The hot dog’s legitimacy as a sandwich is hotly debated in the United States. In Cleveland, Ohio, this controversy is uniquely complicated. What’s widely considered the city’s signature sandwich — yes, sandwich — is really a dressed-up hot dog made with kielbasa, french fries, coleslaw, and a smother of hot sauce. That Polish smoked sausage is the sandwich’s foundation that explains its name: the Polish Boy. To confuse matters more, that name might have once referred to any large kielbasa dog served in Cleveland. Yet today, ask for a Polish Boy, and you’ll receive a very specific taste of the city’s food scene.
The exact origins of the Polish Boy are unclear. It owes its base ingredient to Cleveland’s early Polish community, which first took root in the Berea suburb in the 1860s. Yet, the first name commonly associated with the sandwich is not a Polish one. It belongs to restaurateur Virgil Whitmore, a Texas native whose historic barbecue joint in Cleveland’s Mount Pleasant neighborhood became one of the city’s first Black-owned sit-in restaurants when it opened in 1942. The Whitemore family now owns and operates two locations, the flagship Mt. Pleasant Bar-B-Q and Whitmore’s Bar-B-Q in Cleveland’s Warrensville Heights suburb.
Despite their family’s help in propelling the Polish Boy to icon status, however, the younger Whitmores are skeptical of the credit Virgil Sr. gets for slapping together the sandwich’s ingredients for the first time. In 2019, Virgil Whitmore III told Cleveland Magazine that there were other neighborhood vendors making what would become known as Polish Boys before his grandfather began slinging them, while that same year, Vanessa Whitmore told the Gries Center Gazette that her grandfather got the idea from the owner of the Epic Nightclub across the street.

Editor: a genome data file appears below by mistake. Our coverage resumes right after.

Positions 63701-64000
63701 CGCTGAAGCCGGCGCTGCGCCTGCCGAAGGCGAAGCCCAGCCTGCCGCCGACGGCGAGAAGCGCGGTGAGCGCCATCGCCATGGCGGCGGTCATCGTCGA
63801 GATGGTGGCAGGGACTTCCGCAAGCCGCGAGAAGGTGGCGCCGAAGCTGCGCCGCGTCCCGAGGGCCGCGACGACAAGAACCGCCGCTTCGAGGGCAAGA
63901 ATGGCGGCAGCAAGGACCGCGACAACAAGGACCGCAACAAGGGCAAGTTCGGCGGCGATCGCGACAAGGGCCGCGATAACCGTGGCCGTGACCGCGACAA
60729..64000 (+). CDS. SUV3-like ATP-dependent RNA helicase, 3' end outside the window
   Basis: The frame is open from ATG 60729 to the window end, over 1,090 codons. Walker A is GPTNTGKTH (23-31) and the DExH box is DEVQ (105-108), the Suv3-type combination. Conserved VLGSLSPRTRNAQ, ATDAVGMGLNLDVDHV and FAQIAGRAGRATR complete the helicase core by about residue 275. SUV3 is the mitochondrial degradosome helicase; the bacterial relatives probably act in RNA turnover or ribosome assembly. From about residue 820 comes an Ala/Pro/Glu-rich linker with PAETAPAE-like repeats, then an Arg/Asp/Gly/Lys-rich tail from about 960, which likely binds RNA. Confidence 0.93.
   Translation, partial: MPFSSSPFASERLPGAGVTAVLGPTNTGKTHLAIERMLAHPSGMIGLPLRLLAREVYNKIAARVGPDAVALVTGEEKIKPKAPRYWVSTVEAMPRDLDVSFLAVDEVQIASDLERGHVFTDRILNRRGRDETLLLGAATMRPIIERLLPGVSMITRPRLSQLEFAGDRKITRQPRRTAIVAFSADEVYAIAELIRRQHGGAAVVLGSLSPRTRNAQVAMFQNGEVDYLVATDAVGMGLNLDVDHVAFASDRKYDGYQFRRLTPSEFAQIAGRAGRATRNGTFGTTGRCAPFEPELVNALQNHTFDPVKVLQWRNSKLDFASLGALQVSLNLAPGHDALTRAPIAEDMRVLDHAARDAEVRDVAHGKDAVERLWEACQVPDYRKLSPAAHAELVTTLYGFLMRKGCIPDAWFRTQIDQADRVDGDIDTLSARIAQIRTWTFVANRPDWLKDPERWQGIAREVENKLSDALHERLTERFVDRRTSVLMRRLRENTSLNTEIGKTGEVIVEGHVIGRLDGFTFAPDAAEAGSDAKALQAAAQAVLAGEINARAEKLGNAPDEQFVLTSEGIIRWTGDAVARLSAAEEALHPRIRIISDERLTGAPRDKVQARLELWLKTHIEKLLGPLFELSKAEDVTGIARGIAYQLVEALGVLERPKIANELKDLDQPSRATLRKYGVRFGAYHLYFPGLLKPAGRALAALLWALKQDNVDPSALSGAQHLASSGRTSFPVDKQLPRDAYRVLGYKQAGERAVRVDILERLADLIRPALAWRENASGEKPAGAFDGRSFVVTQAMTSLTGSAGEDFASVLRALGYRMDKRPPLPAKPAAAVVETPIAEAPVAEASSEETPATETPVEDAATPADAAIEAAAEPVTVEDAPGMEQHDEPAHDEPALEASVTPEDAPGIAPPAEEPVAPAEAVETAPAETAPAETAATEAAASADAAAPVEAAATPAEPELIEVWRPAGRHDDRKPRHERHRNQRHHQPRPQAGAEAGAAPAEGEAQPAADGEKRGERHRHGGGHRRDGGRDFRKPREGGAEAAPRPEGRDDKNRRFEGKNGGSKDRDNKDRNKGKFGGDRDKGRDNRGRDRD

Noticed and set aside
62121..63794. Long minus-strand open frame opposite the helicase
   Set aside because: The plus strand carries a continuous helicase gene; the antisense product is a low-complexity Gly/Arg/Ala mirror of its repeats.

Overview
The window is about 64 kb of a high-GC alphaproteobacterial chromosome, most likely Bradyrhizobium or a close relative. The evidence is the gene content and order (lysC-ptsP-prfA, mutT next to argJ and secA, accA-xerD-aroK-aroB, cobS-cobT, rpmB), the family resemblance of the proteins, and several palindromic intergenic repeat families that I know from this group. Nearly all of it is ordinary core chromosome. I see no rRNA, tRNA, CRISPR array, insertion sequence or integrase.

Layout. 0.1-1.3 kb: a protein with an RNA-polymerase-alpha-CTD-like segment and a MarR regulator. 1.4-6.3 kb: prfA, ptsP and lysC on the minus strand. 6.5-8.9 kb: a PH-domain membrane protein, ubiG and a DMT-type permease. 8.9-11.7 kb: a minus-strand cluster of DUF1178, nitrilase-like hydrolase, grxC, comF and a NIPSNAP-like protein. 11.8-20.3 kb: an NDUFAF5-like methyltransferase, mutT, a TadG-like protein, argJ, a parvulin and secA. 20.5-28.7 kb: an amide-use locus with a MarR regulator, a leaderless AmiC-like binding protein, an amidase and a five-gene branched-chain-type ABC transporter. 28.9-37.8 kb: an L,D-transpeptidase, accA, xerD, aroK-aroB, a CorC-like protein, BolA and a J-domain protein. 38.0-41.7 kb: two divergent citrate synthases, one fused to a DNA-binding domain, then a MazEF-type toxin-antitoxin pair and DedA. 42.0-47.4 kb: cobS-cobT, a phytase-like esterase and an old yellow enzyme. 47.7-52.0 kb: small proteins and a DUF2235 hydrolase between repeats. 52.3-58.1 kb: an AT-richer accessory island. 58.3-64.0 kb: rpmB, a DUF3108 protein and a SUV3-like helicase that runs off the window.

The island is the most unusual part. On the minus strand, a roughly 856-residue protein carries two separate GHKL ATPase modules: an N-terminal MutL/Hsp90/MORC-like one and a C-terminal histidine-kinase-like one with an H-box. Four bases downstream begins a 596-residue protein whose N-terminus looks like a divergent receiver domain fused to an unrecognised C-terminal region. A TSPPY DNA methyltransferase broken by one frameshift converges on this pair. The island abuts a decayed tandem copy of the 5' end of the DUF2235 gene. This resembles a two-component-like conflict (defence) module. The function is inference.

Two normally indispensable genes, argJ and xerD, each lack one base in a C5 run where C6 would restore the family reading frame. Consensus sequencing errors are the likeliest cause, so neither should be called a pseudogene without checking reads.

Over the decades, a handful of restaurants hopped on the Polish Boy bandwagon. One such establishment is Hot Sauce Williams, a legendary barbecue joint whose original location in Cleveland’s Hough neighborhood opened in 1964. Some credit Seti Martinez, owner of the popular food truck Seti’s Polish Boys, with carrying the tradition into the 21st century. But it was not until recently that the city’s favorite sandwich became a staple menu item in and around Cleveland.
National press certainly helped. In 2007, Hot Sauce Williams’ Polish Boy was featured in Anthony Bourdain’s No Reservations, and later in an episode of Man vs. Food. Meanwhile, Iron Chef and Cleveland native Michael Symon dubbed Seti’s Polish Boys one of the “Best Things I Ever Ate” via the Food Network, while Food and Wine, Rachel Ray Magazine, and Zagat have all rated Seti’s as one of the best sandwiches — or hot dogs — in America.
Regardless of the food group you think it falls into, anyone would be remiss to leave Cleveland without eating a Polish Boy or two. You can’t go wrong with the classics, but today’s diners are spoiled for choice with a Polish Boy for every occasion. These seven takes on Cleveland’s signature sandwich are all worthy of a try, depending on your mood.
The best Polish Boys in and around Cleveland